Senzo Mchunu is a ‘bitter’ man – KZN ANC

The ANC in KwaZulu-Natal has lashed out at former premier and provincial party chairperson Senzo Mchunu, calling him a “reckless”, “bitter man”.

ANC KwaZulu-Natal spokesperson Mdumiseni Ntuli’s comments followed the charged testimony Mchunu gave to the Moerane Commission of Inquiry into political violence in the province yesterday.

Mchunu pointed to ineffective and weak leadership in the party, whether intentionally or not, as a contributing factor to the violence.

“We are responsible for this, whether directly or indirectly,” Mchunu said, adding that the real solution was for the ANC to accept responsibility and act accordingly.

Mchunu also referred to corruption and the “my turn to eat” syndrome and raised the problem of factionalism in the party.

He was ousted as provincial chairperson at the 2015 provincial elective conference, which was recently declared null and void by the High Court in Pietermaritzburg.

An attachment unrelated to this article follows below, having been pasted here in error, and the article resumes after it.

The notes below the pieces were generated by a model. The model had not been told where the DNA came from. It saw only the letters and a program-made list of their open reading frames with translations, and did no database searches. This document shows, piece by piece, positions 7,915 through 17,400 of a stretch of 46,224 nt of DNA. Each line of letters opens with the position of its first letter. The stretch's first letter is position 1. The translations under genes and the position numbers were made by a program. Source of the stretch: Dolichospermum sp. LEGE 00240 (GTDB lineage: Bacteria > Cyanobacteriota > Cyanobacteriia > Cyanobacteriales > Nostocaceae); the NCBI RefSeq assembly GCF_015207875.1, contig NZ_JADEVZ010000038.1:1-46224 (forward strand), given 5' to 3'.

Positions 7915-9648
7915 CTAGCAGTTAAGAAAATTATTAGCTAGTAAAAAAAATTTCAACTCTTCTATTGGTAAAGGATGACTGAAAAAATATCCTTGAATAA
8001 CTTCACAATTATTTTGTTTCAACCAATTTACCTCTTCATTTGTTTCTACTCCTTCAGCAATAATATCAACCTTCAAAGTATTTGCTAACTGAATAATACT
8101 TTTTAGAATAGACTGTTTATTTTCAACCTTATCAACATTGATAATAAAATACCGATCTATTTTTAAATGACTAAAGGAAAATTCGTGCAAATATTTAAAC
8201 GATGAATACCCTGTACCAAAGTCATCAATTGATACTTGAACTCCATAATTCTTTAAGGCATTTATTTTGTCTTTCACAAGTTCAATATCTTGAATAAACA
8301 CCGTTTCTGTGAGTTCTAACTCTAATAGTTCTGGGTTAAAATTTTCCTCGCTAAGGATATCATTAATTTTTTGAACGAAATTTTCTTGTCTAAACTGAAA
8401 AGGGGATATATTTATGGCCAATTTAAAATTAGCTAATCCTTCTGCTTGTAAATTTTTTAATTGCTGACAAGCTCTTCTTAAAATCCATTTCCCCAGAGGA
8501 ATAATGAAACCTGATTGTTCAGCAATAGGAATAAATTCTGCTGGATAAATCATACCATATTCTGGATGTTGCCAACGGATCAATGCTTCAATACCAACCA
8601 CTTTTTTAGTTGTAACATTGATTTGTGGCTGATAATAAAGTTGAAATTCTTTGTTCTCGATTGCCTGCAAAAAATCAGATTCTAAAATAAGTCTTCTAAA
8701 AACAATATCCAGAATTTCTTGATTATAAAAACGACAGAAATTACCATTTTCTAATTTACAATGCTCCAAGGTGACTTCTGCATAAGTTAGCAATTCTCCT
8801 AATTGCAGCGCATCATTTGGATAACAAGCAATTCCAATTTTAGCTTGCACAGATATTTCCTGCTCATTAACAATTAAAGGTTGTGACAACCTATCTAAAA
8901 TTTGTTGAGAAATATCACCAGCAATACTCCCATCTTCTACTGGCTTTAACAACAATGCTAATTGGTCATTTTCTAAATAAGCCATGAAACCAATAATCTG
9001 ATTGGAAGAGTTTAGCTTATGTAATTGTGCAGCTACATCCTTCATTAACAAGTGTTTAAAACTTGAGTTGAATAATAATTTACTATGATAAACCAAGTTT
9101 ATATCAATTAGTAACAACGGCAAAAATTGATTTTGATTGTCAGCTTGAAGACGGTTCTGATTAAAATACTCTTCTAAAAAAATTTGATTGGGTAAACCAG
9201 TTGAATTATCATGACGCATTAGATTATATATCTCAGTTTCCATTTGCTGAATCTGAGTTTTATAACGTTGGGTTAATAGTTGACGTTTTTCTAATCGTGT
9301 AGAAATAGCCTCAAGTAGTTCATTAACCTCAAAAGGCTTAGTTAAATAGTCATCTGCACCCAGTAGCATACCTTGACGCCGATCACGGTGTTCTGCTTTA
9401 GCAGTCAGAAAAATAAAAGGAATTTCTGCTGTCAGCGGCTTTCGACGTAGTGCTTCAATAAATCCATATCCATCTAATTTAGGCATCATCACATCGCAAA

Recently, there has been an upsurge in political killings in the province. Ntuli said Mchunu chose the “simplest way of interpreting a complex problem”, adding that “he sounds like a bitter man”.

There were a number of instances where police found some killings were criminally rather than politically motivated, Ntuli added.

“Comrade Senzo is also being factional. He wants to cast aspersions on the sitting leadership in the province and nationally.”

Mchunu should have engaged with his own structures on political killings, Ntuli said.

“He was reckless – I don’t think if he was leader he would have made unsubstantiated allegations. You don’t denounce your own party if you are a loyal member.”

The ANC leadership in the province is yet to appear before the commission.

But according to political analyst Ralph Mathekga, it was obvious Mchunu was speaking the truth.

“He is being bravely honest. There is a collapse of the connection with local and national leadership. Local leadership are running like warlords and national leadership is failing to intervene as they are embroiled in their own controversies.”

Mathekga said this pointed to a failure of national leadership to reign in local leaders.

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